A tornado is defined by the Glossary of Meteorology as “a violently rotating column of air, in contact with the ground, either pendant from a cumuliform cloud or underneath a cumuliform cloud, and often (but not always) visible as a funnel cloud..”
The United States has the most activity of any country, seeing about four times the frequency estimated in all of Europe. This is mostly due to the unique geography of the continent. North America is a relatively large continent that extends from the tropical south into arctic areas, and has no major east-west mountain range to block air flow between these two areas. This unique topography allows for many collisons of warm and cold air; creating the conditions necessary to breed strong, long-lived storms which occur many times a year. A large portion of these events form in an area of the central United States known as Tornado Alley.
Tornadoes are one of nature’s most violent storms. In an average year, about 1,000 events are reported across the United States, resulting in 80 deaths and more than 1,500 injuries. These storms result from a violently rotating column of air extending from a thunderstorm to the ground. The most violent are capable of tremendous destruction with wind speeds of 400 kilometres per hour (250 mph) or more. Damage paths can be in excess of one 1.6 kilometres wide (1 mile)and 80 kilometres (50 miles) long.
Tornadoes come in all shapes and sizes and can occur anywhere in the U.S. at any time of the year. In the southern states, peak season is March through May, while peak months in the northern states are during the summer.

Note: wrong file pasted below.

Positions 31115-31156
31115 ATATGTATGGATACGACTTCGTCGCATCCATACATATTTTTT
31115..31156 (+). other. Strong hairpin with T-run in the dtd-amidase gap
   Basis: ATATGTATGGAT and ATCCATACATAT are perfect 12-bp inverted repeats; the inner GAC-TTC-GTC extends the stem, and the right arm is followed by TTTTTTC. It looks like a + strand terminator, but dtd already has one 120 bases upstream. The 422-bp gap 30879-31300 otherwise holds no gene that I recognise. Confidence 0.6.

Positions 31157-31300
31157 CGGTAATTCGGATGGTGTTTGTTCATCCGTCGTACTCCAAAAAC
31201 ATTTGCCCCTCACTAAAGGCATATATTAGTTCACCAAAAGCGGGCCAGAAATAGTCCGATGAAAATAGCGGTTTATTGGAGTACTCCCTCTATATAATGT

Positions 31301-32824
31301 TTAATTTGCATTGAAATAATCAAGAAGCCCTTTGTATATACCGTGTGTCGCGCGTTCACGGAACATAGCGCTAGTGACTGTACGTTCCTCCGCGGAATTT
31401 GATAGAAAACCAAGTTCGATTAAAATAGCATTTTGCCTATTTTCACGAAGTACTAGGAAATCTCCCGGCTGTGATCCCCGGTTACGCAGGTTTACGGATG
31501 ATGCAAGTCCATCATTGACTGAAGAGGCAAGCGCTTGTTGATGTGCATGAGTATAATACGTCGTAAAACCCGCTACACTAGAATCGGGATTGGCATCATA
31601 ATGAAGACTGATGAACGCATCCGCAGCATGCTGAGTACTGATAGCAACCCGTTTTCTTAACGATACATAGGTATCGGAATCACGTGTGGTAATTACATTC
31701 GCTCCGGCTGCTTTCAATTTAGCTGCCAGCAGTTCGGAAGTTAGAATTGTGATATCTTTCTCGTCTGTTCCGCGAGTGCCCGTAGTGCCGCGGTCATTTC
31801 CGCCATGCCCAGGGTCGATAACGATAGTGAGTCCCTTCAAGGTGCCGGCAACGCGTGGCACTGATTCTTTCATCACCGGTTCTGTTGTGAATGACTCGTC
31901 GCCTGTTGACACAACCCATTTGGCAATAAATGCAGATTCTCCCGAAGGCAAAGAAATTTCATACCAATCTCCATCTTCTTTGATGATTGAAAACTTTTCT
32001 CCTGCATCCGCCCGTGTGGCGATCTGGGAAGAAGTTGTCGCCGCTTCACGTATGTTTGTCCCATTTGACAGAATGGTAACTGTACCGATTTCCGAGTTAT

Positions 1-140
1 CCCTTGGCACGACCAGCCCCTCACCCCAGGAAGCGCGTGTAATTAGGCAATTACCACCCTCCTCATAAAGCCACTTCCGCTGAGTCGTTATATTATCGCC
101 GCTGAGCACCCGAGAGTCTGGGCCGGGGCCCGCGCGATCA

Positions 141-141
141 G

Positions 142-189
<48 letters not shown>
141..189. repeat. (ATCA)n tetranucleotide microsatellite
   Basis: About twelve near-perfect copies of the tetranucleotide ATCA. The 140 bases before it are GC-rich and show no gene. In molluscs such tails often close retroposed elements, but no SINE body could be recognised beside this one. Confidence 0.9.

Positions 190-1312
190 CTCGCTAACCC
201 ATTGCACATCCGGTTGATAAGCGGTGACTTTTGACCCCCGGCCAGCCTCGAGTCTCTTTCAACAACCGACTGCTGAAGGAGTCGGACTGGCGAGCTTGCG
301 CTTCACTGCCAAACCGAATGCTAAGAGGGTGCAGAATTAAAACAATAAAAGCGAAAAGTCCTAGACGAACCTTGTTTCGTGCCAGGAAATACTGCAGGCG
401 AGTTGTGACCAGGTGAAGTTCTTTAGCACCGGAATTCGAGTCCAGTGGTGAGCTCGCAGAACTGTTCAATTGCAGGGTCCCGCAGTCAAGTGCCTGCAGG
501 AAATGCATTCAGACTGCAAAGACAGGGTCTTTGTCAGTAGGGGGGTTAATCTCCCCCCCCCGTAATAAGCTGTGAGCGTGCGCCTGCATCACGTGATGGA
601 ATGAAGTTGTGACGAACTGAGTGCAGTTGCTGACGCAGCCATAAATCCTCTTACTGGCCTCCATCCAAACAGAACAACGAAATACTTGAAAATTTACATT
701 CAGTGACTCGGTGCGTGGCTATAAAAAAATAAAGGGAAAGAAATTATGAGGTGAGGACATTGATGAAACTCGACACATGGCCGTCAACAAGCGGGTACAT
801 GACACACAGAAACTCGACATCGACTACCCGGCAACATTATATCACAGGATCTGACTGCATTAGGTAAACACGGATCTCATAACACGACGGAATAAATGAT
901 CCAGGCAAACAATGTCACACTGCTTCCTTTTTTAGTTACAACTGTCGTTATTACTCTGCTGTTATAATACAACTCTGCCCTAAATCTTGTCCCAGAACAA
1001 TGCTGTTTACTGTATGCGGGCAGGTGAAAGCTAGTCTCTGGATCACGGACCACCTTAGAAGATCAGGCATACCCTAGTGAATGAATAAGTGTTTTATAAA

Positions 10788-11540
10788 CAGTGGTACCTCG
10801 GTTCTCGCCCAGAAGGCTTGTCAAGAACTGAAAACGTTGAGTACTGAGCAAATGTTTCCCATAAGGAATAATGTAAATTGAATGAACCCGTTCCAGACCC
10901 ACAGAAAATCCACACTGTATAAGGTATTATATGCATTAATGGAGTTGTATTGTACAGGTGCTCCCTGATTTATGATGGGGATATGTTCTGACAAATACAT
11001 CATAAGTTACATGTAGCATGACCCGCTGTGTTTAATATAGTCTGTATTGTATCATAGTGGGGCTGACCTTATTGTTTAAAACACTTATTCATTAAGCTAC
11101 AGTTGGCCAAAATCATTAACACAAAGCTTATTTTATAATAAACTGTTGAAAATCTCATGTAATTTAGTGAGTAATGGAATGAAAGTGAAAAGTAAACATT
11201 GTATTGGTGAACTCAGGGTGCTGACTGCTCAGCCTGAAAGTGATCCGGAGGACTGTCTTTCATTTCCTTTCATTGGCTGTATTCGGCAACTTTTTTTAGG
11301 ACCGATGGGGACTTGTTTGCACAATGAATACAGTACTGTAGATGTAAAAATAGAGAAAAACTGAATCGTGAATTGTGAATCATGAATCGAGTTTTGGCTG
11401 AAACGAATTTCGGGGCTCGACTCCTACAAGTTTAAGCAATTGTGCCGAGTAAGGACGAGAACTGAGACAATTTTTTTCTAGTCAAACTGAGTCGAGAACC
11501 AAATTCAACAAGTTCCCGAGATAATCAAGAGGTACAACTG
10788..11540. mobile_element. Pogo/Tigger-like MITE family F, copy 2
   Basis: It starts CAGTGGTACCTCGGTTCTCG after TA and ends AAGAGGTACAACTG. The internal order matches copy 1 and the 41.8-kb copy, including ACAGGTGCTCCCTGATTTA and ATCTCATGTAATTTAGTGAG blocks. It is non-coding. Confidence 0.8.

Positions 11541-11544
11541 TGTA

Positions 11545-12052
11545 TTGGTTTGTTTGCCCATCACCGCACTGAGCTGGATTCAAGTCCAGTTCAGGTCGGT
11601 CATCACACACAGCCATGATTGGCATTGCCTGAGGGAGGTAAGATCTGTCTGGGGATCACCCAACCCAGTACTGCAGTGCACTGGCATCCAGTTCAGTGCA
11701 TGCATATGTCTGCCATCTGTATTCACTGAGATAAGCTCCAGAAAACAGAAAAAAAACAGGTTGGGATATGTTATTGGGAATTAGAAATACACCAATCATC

Intensity and Damage
These twisting storms vary in intensity regardless of shape, size, and location, though strong twisters are typically larger than weak ones.
In the United States, F0 and F1 (T0 through T3) twisting storms account for 80% of all events. The rate of occurrence drops off quickly with increasing strength—violent (stronger than F4, T8), account for less than 1% of all reports. Outside of the United States and areas in south-central Asia, significant and violent twisters are extremely rare.
Below you can see an example of F3 damage. Here, the roof and some inner walls of this brick building have been demolished. The Fujita scale rates these storms by the amount of damage caused. An F0 will likely damage trees but not structures, whereas an F5 can rip buildings off their foundations and even tear asphalt from the ground. The similar TORRO scale ranges from a T0 for extremely weak twisters to T11 for the most powerful known storms.
Click on the video to see how ferocious a twister really can be!